Thank you all again for the feedback, and I have a lot of the same thoughts. I've seen more than enough examples of people trying to save money with the initial purchase only to have those savings burned through in the first month or two due to difficulties with use and maintenance.

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    Quote Originally Posted by TimCummings View Post
    The company that I work for is looking to buy a Bench-Top Mill (aka Office Mill, aka Compact Mill) for microfluidics sized applications. Mostly acrylic, but occasional aluminum.

    The front-runner is a MDA Precision V8-TC8 benchtop mill.
    V8-TC8 Benchtop CNC Mill 2,000-60,000RPM 1.1Kw Spindle - MDA Precision
    I've run the slightly older version of that thing from back before the switched to the much more suitable Jaeger spindle. It is in every way a noodly hobby mill. With its lightweight castings and unsupported single nut rolled ballscrews it has can't even use an 1/8" endmill to capacity in aluminum with the old 7500RPM spindle. The motion control simply isn't there to actually use a 60K spindle for anything but straight slotting.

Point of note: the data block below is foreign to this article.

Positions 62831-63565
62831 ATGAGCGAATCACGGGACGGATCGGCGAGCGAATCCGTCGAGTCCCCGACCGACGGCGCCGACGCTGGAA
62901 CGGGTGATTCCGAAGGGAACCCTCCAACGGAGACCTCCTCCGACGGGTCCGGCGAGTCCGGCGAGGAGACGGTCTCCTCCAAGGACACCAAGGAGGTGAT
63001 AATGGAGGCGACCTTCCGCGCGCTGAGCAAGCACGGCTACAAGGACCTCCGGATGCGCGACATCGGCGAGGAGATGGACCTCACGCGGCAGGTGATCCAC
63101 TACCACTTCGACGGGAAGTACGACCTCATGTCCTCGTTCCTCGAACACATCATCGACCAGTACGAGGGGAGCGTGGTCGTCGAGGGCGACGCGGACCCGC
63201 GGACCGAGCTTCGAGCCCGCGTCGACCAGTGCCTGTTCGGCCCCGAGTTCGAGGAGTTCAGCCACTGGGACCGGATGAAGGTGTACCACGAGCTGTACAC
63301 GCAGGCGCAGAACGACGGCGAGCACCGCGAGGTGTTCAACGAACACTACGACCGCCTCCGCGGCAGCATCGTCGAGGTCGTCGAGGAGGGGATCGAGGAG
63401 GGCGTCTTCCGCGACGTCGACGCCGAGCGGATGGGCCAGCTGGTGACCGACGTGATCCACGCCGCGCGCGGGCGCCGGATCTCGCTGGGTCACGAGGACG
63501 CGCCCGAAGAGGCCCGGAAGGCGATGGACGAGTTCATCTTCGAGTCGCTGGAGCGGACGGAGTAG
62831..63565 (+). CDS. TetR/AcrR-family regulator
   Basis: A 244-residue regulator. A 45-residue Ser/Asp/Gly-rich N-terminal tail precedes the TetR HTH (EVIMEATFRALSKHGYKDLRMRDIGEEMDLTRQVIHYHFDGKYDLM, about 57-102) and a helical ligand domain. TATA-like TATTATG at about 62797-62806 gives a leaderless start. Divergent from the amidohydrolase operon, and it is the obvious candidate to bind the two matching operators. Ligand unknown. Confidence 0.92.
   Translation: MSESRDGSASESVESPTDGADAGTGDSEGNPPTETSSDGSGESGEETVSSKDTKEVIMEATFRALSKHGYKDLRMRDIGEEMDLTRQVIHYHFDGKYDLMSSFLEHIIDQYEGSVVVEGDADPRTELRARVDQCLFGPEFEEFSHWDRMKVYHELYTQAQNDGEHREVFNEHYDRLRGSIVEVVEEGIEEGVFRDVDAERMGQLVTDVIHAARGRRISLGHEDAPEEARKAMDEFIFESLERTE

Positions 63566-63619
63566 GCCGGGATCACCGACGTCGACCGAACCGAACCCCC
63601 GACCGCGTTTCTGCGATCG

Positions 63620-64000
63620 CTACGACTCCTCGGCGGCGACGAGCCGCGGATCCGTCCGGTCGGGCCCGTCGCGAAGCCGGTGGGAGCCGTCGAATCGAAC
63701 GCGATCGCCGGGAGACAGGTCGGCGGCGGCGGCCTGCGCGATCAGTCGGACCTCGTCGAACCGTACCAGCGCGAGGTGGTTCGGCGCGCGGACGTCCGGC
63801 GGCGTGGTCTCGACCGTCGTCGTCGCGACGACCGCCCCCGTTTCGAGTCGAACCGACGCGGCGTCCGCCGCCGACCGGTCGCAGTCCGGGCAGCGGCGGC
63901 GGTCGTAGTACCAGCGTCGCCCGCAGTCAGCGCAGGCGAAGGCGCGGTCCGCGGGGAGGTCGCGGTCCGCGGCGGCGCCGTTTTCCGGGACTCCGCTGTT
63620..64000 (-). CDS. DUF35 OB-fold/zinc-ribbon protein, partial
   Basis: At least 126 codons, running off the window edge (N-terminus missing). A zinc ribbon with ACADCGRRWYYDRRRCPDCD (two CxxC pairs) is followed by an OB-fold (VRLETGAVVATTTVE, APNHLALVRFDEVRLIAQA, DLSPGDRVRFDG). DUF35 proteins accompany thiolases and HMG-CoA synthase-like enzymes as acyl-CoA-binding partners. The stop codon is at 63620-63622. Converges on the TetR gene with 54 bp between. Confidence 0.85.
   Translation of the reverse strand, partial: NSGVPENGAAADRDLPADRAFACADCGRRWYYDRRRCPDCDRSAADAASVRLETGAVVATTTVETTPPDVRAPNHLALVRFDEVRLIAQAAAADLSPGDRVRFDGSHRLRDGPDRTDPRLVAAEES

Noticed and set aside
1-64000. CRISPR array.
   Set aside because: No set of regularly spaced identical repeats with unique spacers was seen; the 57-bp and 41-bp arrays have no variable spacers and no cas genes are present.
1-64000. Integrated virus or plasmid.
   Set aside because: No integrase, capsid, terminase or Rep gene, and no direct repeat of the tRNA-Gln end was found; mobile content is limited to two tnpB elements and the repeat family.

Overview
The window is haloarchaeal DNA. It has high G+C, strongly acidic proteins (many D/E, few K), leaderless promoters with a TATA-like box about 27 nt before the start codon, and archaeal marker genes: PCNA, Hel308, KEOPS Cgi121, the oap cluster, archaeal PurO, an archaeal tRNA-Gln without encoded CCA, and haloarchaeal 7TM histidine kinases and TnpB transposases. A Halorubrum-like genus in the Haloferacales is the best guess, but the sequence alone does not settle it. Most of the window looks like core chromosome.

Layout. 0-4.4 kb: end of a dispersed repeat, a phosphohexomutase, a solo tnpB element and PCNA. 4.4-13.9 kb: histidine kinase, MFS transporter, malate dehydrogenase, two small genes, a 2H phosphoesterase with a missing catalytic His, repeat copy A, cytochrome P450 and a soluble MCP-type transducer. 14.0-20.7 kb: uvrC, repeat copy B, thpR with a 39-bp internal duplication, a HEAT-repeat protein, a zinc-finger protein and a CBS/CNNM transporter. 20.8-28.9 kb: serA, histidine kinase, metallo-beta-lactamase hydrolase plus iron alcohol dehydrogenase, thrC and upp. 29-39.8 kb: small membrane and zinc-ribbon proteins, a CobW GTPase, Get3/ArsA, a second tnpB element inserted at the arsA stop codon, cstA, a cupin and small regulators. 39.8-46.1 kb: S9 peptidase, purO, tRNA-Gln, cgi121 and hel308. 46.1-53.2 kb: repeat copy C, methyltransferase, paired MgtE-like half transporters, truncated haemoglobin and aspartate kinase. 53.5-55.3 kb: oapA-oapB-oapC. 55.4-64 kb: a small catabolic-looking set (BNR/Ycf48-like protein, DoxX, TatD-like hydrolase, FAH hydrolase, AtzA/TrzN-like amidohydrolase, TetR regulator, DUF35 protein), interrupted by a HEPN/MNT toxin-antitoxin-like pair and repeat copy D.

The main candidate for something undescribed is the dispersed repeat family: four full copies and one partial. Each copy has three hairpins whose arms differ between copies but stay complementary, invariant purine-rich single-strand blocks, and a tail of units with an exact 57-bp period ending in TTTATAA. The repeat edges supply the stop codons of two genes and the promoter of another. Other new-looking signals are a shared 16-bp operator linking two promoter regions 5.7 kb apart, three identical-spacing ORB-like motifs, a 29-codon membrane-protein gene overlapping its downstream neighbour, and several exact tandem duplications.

Does anyone have any experience with this company's
    -customer service responsiveness,
    I had a bad spindle on the new mill as delivered. They came out and replaced it eventually. They're not a big company...so there isn't a large stock of spares and you may be waiting a while if anything unique breaks.

    -equipment (quality, reasonable maintenance, etc), and
    There's no thermal comp on the machine anywhere so if you want to get accurate parts you need to use their tool presetter religiously to at least hole the z-axis close. Only problem there is it will randomly glitch every few months and shatter an endmill on you. The y-axis will also shift about 0.002" as the c-frame heats up over a few hours of hard running.

    -software (ease of use, capabilities, compatibility)
    I haven't used the new motus software but anything would be an improvement over the buggy and random Mach3 implementation that they used to use.